The Oregon Department of Fish and Wildlife has formally recommended removing gray wolves from the state endangered species list.

The agency released its recommendation to the Oregon Fish and Wildlife Commission Thursday. The Commission will vote on the recommendation next month.

The wolf population in Eastern Oregon reached the conservation target for delisting in January. The state delisting process was triggered when Eastern Oregon reached four breeding pairs of wolves for three consecutive years.

The Bureau of Land Management has opened an internal investigation after the federal agency allowed an Oregon-based contractor to spray pesticides on public land without a valid license.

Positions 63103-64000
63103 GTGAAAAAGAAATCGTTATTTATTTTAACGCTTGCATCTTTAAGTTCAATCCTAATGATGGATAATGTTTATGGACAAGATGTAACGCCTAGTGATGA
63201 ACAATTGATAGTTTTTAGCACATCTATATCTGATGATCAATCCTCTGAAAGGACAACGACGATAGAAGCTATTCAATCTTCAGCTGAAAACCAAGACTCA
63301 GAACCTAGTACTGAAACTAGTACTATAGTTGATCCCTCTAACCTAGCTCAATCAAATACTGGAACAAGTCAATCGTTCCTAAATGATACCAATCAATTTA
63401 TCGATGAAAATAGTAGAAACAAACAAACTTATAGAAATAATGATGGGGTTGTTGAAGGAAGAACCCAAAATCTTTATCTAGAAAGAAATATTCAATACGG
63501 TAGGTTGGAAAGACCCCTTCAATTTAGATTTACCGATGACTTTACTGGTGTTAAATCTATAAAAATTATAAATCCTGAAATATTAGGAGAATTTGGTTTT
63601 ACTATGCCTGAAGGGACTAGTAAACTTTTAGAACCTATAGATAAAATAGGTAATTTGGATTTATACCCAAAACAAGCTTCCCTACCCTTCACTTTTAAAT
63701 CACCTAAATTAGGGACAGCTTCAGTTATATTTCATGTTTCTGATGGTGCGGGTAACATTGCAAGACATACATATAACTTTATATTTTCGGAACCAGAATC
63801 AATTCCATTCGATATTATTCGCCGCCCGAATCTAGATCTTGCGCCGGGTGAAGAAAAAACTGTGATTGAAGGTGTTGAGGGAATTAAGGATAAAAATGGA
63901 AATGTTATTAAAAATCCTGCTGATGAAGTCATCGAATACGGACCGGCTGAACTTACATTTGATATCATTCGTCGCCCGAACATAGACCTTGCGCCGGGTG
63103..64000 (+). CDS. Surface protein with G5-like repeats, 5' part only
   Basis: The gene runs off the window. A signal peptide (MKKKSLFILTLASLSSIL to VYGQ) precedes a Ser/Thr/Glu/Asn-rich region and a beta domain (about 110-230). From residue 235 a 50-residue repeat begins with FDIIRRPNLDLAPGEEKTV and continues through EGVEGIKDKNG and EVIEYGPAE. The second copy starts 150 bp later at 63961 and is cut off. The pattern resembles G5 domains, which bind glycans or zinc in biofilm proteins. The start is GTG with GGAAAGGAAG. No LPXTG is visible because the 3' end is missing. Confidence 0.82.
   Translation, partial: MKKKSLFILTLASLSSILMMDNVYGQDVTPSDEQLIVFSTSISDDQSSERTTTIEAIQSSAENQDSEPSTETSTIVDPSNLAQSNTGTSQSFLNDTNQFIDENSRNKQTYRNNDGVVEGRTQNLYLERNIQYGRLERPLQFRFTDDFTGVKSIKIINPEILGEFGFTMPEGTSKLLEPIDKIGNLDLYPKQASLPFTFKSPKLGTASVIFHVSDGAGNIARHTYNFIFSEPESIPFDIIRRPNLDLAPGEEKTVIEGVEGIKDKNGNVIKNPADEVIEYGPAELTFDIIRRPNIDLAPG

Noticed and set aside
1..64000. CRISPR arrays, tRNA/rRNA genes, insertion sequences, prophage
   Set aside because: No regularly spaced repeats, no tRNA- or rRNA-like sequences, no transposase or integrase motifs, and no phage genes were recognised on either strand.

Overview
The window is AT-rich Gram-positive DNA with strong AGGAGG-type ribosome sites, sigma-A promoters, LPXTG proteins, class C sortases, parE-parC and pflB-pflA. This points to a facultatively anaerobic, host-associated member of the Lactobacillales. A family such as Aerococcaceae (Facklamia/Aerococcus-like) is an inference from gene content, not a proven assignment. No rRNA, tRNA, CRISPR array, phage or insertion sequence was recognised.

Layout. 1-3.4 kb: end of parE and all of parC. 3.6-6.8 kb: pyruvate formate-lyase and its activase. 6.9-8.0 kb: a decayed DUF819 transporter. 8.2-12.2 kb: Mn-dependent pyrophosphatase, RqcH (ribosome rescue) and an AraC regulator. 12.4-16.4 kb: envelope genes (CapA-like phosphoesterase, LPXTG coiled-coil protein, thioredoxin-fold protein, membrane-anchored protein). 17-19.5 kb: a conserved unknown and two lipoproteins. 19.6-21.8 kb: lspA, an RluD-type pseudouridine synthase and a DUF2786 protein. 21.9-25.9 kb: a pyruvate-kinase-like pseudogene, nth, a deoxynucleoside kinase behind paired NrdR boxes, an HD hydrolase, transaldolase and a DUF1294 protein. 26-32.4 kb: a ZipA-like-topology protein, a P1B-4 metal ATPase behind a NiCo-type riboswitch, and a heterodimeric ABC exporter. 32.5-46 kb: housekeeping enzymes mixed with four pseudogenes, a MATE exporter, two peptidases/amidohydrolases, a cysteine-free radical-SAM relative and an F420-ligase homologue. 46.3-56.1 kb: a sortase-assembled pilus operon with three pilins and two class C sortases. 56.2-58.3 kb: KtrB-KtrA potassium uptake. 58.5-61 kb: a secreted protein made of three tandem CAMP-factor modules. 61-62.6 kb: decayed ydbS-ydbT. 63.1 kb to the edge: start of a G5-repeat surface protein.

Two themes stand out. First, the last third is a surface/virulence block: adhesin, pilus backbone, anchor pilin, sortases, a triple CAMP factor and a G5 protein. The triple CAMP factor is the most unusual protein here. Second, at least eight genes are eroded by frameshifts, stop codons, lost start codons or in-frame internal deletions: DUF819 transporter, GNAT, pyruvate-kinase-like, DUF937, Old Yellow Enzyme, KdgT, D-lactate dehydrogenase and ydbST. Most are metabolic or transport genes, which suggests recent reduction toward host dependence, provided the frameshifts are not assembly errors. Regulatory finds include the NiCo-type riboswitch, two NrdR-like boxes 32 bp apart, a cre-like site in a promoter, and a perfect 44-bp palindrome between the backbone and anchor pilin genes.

The spraying in early October prompted the Oregon Department of Agriculture to secure a restraining order to stop Applebee Aviation from operating while its license was suspended. ODA also fined Applebee Aviation $40,000.

When summer began this year, signs weren’t good for water in the Willamette River Basin.

Record low snow packs had already melted, spring precipitation was well below average, and — for some cities — it had been the hottest June on record.

By the time summer was over, the Detroit Lake Reservoir had dried up to an unprecedented level. And according to the Department of Agriculture, Oregon is still experiencing severe drought.

“When it comes to coal, here at Crow you’re not going to have controversy,” said Darrin Old Coyote, chairman of the Crow tribe. Two years ago, he signed an agreement giving Cloud Peak Energy — one of the nation’s biggest coal companies — an option to lease 1.4 billion tons of coal on the reservation. He argued the jobs and revenue the agreement will provide are essential to his community.